Monday, 6 October 2014

Twitter politics from various perspectives

Despite the fact that I've made my social media home on Facebook, it's impossible not to recognise that Twitter is a brilliant platform for political discourse.

These days the majority of politicians have Twitter accounts, and a large proportion of politically engaged people are more likely to check the news by scrolling through their Twitter feed, than they are to obtain all of their news from a single online source.

The days of people having their political news drip-fed to them by a particular daily newspaper are gradually coming to an end, and Twitter is one of the best "new media" platforms because it allows people to aggregate political news from all kinds of sources into a concise news feed, from which the most interesting stories can be picked out and followed up.

In my view the biggest danger with Twitter is the way in which many people will follow only the Twitter accounts that they agree with, and neglect accounts that present them with information,analysis or opinion that upsets them or threatens their worldview. In effect, Twitter allows people to create their own bespoke closed ideology echo chamber. I'm not trying to be judgmental here, in fact I know perfectly well that I tend to follow people I agree with a lot more than people I don't.

 my own Twitter account I tend to follow Green party activists, rebellious "Old Labour" politicians, left-wing political commentators, heterodox economists, protest websites and comedians. I could never follow an obnoxious right-wing hatemonger like Katie Hopkins because she makes my blood boil with her sanctimonious and judgmental bile. Neither could I follow a dishonest-to-the-core Tory politican like Grant Shapps. This means that the right-wing accounts I do follow are generally more moderate right-wingers like Zac Goldsmith or the recent Tory-UKIP defector Mark Reckless.

The fact that my own Twitter news feed is a mirror that reflects back to me the kind of opinions I generally agree with (or at least ones that I don't find horribly offensive) got me wondering how Twitter must appear to people of different political persuasions.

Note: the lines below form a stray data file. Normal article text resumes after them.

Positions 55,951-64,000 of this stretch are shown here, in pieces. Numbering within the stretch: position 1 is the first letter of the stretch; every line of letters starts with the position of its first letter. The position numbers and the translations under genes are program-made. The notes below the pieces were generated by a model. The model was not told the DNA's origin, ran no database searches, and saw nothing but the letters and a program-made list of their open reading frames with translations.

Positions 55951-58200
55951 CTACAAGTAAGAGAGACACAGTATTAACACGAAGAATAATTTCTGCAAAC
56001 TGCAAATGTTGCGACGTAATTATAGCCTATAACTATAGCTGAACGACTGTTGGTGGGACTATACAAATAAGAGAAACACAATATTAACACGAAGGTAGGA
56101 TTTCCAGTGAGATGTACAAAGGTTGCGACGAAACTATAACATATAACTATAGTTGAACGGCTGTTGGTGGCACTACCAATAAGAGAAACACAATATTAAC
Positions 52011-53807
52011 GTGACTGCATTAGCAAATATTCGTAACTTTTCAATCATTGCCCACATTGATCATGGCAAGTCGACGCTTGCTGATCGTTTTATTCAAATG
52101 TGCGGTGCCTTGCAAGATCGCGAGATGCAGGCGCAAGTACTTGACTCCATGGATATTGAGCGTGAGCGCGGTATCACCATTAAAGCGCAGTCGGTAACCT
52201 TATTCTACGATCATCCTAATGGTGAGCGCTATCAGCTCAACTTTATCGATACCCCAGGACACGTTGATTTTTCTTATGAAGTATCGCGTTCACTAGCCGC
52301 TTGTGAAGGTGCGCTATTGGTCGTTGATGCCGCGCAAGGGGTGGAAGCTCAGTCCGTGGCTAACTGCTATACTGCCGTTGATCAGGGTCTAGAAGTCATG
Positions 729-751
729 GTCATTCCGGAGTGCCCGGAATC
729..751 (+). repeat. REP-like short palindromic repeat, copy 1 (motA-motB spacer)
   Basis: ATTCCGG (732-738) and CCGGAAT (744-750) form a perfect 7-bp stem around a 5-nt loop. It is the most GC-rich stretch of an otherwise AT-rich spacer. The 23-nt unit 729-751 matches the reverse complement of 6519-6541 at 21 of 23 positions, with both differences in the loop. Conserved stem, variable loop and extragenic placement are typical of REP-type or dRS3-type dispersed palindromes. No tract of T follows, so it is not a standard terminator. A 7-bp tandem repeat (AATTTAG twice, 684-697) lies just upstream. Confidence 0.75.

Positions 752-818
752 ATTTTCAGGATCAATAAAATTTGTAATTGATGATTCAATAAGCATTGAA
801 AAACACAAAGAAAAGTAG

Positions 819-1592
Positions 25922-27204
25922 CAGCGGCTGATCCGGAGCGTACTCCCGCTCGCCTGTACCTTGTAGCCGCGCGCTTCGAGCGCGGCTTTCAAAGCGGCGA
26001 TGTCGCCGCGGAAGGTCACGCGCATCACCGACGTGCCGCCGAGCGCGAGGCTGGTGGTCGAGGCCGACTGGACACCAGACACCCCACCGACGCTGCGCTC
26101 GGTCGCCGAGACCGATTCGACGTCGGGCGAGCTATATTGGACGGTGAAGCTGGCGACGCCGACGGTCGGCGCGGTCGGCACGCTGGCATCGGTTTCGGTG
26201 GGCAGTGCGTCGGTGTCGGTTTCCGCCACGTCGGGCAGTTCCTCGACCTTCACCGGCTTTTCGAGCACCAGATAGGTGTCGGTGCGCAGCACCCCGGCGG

In order to satisfy my own curiosity (and to make a hopefully interesting experiment for you to observe too), I decided to create five separate Twitter lists in order to estimate* what self-selected Twitter feeds might look like to people of various different political persuasions.

Simply click the five images below to see the different ways in which Twitter might appear to the supporters of the five different political persuasions. 


UPDATE: I have had feedback from numerous people telling me that the above buttons don't work on their Apple products. Here are the basic links.

Note: If enough people find this a useful resource and follow the various lists, I'll consider investing a bit more time in creating lists for other political persuasions too, such as a nationalist list (SNP, Plaid Cymru, Sinn Fein), a radical-left list (Left Unity, Socialists, communists ...) and an extreme-right list (BNP, EDL, Britain First ...)

 Another Angry Voice  is a not-for-profit page which generates absolutely no revenue from advertising and accepts no money from corporate or political interests. The only sources of income for  Another Angry Voice  are small donations from people who see some value in my work. If you appreciate my efforts and you could afford to make a donation, it would be massively appreciated.

Flattr this
* This isn't intended to be a scientific experiment so these feeds are only rough estimates. I've included political representatives, self declared supporters and activists by their parties, which is quite uncontroversial. I've also included a few media outlets which align with the parties, for example I've put the Independent in the Labour and Green lists, and the Daily Express in the Tory and UKIP lists. I've also included think tanks, websites and political commentators roughly aligned by their political position.

What is .. a Closed Ideology Echo Chamber?
Why 73% of UKIP voters should actually vote Green
12 Tory-UKIP defectors

Recommended economics reading
The "unpatriotic left" fallacy 
The decline in political participation and the rise of the non-traditional parties
Britian First and their exceptionally ignorant brand of nationalism
How the Lib-Dems are just as compassionless as the Tories